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Disease Relevancy Evaluation for a Corpus of Evidence

IP.com Disclosure Number: IPCOM000234117D
Publication Date: 2014-Jan-13
Document File: 3 page(s) / 33K

Publishing Venue

The IP.com Prior Art Database

Abstract

Disclosed is a process for creating disease-relevance scores for a corpus of evidence.

This text was extracted from a PDF file.
This is the abbreviated version, containing approximately 37% of the total text.

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Disease Relevancy Evaluation for a Corpus of Evidence

In the healthcare field, there is an overwhelming amount of literature being produced, and keeping up with the latest developments in a particular field is nearly impossible. Busy doctors seldom have the time to devote to reading the literature, and some studies have suggested that the average doctor spends less than five hours a week keeping up with the latest studies and trials. Products such as IBM Watson* aim to address this problem by bringing the most current, reliable, and pertinent information to the doctors, at the time that they need it. Their time needs to be made more efficient, and products like IBM's Watson must be able to quickly and reliably find the most relevant articles for a case and for a disease. This technique uses many examples of a healthcare setting, but all of this could be just as easily applied to a different field of expertise.

    One of the techniques being used to solve the problem, and the focus of this disclosure, is the idea of applying disease relevance to evidence sources. An approach has been developed where one can assemble a core set of medical concepts for each type of disease. This can range from very general to very specific, and this approach is flexible in that regard. So if a cardiologist is interested in Hypertrophic Cardiomyopathy, one can start with that anchor concept, and expand to related concepts such as Beta Blockers, Ejection Fraction, Angina, Syncope, Dyspnea, etc. There are different techniques available for this expansion of concepts, and the main one being used here is to exploit medical ontologies like Unified Medical Language System (UMLS) and HealthLine to find closely related terms. These medical ontologies are being used to expand the list of concepts until there is a reasonable size of core set of medical concepts. If desired, this set of core concepts can be reviewed by a subject matter expert. This set of concepts would likely be roughly a hundred or more concepts, all of which are closely related to the disease being analyzed. Special care has been taken to avoid broad terms likes "pain", "disease" or "patient".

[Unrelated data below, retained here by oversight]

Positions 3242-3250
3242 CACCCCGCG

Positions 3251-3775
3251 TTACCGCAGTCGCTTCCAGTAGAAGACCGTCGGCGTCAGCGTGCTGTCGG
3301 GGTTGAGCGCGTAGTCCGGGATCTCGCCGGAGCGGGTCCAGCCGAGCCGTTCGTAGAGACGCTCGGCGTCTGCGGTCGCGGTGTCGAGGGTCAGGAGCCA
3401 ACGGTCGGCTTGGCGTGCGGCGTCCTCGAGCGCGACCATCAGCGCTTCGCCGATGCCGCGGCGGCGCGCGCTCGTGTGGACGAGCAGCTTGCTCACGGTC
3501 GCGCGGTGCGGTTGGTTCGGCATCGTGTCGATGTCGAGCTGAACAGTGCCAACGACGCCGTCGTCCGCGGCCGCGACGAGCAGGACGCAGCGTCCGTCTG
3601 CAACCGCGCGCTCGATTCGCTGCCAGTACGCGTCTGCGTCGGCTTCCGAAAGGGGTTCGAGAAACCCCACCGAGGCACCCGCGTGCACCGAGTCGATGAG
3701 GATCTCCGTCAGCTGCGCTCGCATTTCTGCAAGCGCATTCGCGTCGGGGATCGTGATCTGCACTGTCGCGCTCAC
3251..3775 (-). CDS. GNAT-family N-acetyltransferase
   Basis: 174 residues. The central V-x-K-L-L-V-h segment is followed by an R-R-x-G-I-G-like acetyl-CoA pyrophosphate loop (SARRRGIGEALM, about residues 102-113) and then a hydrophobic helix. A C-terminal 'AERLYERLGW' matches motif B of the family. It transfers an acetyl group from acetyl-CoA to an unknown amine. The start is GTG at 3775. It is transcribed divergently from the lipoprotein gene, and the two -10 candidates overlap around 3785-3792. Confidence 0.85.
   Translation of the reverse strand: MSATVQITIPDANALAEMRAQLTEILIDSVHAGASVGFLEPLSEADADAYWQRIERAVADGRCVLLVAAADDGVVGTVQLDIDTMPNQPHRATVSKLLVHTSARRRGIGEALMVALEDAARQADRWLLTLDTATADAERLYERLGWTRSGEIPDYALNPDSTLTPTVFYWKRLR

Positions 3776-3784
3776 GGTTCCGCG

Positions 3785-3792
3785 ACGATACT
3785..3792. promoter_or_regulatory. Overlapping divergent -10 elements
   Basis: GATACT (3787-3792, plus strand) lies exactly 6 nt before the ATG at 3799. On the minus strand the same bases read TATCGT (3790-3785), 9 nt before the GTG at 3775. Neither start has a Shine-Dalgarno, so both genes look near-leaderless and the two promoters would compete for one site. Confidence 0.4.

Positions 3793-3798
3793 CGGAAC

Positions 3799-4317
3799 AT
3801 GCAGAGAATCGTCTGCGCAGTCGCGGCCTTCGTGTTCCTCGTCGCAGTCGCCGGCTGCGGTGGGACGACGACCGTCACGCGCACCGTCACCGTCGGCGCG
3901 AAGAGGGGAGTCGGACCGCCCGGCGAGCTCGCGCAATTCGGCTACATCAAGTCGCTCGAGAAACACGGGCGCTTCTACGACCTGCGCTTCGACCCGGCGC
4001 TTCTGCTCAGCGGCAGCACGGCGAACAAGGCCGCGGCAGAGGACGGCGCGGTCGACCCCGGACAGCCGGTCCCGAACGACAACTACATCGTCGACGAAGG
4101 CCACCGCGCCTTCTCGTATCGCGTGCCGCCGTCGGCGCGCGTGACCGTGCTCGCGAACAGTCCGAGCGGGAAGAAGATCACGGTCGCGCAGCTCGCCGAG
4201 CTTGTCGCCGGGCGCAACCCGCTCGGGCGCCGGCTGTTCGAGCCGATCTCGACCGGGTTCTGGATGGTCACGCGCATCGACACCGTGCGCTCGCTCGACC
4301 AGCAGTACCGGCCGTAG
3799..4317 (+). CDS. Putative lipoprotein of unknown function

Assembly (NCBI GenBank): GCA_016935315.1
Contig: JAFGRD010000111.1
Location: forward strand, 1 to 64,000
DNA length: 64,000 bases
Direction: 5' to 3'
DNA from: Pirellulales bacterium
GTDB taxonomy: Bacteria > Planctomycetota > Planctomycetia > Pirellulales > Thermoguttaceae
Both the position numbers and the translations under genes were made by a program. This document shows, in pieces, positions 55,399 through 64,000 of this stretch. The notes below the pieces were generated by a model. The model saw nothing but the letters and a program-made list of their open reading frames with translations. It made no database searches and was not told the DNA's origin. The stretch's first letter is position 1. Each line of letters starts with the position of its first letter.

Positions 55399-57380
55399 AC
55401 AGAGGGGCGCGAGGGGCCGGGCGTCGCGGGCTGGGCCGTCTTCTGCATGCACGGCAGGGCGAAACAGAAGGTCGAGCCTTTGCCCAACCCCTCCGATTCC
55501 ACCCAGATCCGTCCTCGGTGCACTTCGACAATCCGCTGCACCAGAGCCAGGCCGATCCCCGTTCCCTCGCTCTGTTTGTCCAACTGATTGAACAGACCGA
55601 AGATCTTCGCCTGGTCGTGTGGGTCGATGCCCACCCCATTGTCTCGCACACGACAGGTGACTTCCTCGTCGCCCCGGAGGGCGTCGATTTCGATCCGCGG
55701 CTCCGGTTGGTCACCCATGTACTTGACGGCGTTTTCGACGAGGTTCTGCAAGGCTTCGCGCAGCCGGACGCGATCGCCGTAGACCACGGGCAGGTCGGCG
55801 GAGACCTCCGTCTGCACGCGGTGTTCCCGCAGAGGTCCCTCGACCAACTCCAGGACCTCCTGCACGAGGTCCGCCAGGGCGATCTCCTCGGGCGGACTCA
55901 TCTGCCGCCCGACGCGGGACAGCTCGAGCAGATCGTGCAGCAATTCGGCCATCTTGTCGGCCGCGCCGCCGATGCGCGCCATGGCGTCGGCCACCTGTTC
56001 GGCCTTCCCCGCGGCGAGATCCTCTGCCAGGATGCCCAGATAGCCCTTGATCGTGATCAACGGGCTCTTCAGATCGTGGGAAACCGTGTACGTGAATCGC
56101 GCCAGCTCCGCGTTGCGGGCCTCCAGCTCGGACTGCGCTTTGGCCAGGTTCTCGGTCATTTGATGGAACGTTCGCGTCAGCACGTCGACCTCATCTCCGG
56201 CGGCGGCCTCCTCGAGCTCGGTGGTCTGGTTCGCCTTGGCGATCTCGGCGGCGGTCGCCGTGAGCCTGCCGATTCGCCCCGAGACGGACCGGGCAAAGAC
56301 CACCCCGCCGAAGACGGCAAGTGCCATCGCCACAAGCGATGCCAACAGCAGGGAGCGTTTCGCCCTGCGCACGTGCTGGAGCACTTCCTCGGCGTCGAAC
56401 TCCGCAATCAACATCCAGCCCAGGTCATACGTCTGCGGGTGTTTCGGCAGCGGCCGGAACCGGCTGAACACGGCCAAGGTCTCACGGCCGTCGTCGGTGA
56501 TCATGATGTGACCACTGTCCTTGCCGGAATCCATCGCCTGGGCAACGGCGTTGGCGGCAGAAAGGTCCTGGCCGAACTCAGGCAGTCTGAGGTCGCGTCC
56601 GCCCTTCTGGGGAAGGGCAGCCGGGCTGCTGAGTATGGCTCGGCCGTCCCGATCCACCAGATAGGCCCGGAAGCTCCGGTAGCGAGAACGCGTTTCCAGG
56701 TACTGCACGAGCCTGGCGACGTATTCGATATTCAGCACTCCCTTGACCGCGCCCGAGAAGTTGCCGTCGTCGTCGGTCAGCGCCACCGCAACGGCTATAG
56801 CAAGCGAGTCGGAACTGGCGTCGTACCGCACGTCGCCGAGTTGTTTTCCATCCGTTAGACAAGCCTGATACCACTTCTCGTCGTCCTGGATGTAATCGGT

This procedure then uses this core set of concepts as a way to rank evidence. This approach could also be used outside of the medical field, perhaps for financial investments or life insurance. Any field in which there is a large corpus of evidence to process, and a dictionary of related terms, could benefit from this invention. This process uses the corpus of evidence, along with an ontology of concepts in that fields, and with some guidance from a subject matter expert, produces a set of relevance scores for each subtopic.

    The main idea of this disclosure is that once you have this set of core concepts for a medical field, or particular condition or disease (Hypertrophic Cardiomyopathy, Lung Cancer, Hypertension, etc.), you can use this to develop a disease relevance score for any document in your corpu...